How Fast Do Galaxies Circle Each Other?

How fast are both galaxies orbiting each other? Is there a NASA reference?
NGC 5256 is a pair of galaxies in its final stage of merging. It was previously observed by Hubble as part of a collection of 59 images of merging galaxies, released on Hubble’s 18th anniversary on 24 April 2008. The new data make the gas and dust being whirled around inside and outside the galaxy more visible than ever before. This image is composed of data gathered with the Advanced Camera for Surveys and the Wide-Field Camera 3. Image credit: ESA/Hubble, NASA

NGC 5256 is a pair of galaxies in its final stage of merging. It was previously observed by Hubble as part of a collection of 59 images of merging galaxies, released on Hubble’s 18th anniversary on 24 April 2008. The new data make the gas and dust being whirled around inside and outside the galaxy more visible than ever before. This image is composed of data gathered with the Advanced Camera for Surveys and the Wide-Field Camera 3. Image credit: ESA/Hubble, NASA

Originally posted on Forbes!

The Milky Way and Andromeda are plunging towards each other, aimed nearly directly at each other, and proceeding at a pace of about 110 kilometers every second. Given the enormous distance between our two galaxies, these two will still take some three billion years to bridge the space between them, even though 110 kilometers every second would get you from New York to Tokyo in about a minute and a half.  At that speed, you could travel to the Moon in about an hour, and jet between the Earth and Pluto in about two years. By comparison, New Horizons’  journey took nearly 10 years to cross that same distance.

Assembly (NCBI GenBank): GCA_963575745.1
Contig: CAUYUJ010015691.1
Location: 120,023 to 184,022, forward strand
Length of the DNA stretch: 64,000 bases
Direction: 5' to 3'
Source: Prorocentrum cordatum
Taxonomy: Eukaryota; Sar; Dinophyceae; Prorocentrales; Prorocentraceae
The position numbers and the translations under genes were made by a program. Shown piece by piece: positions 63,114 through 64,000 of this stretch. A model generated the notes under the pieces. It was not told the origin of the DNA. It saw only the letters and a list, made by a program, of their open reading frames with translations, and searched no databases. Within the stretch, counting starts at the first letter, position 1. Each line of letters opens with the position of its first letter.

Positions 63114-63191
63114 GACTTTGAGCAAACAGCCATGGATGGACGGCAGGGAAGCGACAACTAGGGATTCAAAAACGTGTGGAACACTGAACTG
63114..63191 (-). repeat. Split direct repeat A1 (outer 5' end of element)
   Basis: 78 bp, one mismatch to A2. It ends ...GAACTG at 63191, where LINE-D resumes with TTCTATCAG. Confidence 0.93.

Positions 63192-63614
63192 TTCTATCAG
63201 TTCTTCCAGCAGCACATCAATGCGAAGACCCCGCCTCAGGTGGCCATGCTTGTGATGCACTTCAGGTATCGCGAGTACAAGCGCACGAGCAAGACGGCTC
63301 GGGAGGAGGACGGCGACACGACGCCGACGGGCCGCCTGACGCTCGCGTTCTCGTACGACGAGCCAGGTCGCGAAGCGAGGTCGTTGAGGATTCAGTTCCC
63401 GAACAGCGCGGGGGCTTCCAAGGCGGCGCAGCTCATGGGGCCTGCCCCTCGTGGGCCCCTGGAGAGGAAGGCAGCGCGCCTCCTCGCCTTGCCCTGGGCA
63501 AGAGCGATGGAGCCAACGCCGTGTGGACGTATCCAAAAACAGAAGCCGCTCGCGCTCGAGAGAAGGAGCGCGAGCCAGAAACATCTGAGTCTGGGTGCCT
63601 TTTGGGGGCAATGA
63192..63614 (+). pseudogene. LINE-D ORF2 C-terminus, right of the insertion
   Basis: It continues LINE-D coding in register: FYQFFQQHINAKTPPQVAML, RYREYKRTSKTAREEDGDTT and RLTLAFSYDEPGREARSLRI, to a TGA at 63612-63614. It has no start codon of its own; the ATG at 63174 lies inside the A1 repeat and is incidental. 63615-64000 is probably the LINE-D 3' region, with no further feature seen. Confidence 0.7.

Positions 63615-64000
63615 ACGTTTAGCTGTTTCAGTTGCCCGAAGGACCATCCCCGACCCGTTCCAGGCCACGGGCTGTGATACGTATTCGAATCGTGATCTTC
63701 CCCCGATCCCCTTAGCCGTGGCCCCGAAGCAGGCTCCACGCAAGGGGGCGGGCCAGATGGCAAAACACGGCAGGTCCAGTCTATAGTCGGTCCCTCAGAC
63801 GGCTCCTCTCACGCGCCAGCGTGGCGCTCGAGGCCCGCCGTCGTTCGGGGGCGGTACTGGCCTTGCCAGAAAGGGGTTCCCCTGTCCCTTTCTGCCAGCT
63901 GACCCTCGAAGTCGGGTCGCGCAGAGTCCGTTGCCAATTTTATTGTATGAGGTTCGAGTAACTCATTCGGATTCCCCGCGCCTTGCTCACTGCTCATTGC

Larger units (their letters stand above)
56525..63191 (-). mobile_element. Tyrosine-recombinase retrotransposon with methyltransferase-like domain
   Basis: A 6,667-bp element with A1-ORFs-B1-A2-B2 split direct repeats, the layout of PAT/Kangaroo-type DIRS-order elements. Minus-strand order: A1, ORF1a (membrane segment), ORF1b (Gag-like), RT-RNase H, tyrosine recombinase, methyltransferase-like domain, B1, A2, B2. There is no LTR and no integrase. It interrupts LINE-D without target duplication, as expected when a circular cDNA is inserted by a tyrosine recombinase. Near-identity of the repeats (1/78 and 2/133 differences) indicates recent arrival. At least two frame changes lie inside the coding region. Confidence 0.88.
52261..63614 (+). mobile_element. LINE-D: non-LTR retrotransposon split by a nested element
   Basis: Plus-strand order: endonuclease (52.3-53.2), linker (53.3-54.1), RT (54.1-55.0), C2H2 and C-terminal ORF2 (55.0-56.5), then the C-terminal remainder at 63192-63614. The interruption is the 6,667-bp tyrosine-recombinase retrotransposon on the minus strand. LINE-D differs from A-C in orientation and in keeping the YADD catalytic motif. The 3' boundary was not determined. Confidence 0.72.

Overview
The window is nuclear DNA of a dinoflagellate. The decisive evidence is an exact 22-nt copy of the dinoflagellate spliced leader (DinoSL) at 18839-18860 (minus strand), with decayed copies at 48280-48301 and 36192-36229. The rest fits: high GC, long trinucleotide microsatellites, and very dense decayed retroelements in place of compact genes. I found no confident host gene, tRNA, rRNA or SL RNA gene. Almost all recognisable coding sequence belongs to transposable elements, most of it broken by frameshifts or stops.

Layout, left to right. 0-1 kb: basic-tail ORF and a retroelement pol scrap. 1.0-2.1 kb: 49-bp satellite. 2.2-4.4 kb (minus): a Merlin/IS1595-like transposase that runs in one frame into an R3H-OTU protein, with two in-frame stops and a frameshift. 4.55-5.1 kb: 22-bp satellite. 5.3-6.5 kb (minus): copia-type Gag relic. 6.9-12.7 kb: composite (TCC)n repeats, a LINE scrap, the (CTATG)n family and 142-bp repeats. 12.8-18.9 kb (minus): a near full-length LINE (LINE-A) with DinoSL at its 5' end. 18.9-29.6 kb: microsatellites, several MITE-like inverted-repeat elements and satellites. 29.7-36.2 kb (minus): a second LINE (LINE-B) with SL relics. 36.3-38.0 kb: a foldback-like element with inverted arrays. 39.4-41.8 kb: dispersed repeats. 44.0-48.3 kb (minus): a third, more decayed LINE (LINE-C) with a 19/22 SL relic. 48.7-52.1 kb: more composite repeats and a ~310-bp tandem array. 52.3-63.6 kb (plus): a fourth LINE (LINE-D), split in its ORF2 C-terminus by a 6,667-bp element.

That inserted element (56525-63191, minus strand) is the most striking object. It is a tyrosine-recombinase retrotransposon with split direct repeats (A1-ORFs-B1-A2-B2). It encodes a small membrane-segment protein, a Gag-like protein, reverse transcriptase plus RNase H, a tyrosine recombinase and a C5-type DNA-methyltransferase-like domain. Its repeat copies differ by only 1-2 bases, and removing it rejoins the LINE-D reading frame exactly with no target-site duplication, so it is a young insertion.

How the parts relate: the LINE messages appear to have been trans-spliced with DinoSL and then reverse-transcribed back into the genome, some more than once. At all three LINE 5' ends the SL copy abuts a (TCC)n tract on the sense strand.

This is not a particularly rapid pace for a collision between galaxies - most studies of interactions between two galaxies (at least in the relatively nearby universe) choose galaxies which are moving at less than 300 kilometers per second, relative to their companion. Even then, the typical encounters happen at a relatively slow pace, slightly less than 100 km/s. If you’re interested in collisions, the slower the speed the better.

Why is that? Similar to why ‘Oumuamua didn’t hit the Sun after travelling for so long, if galaxies pass by each other at very high speeds, they don’t spend very long influencing each other. If you go to clasp hands with a friend, when you’re both walking at reasonable, low speeds, you’ll find it easy to grab onto each other and keep your hands clasped for a little while. If you imagine trying to grab onto a hand extended from a car (don’t do this), the length of time that your hands could possibly be in contact with each other is so short that at best you’re looking for a high-energy high five instead of a handshake.

Similarly, the longer two galaxies spend near each other, which they do when they’re moving slowly, there’s much more time for the two galaxies to distort each other into fantastical shapes, and the slower they go, the less energy they have in order to escape the gravitational clutches of the other galaxy. If the two galaxies are moving slowly enough, then they will sink together and scramble themselves into a single, messier, larger galaxy, keeping all the stars that had made them up before their crash together. This is the future for the Milky Way and Andromeda - while the Sun will remain in orbit around the new center of our newly enlarged galaxy, the skies will be dramatically changed.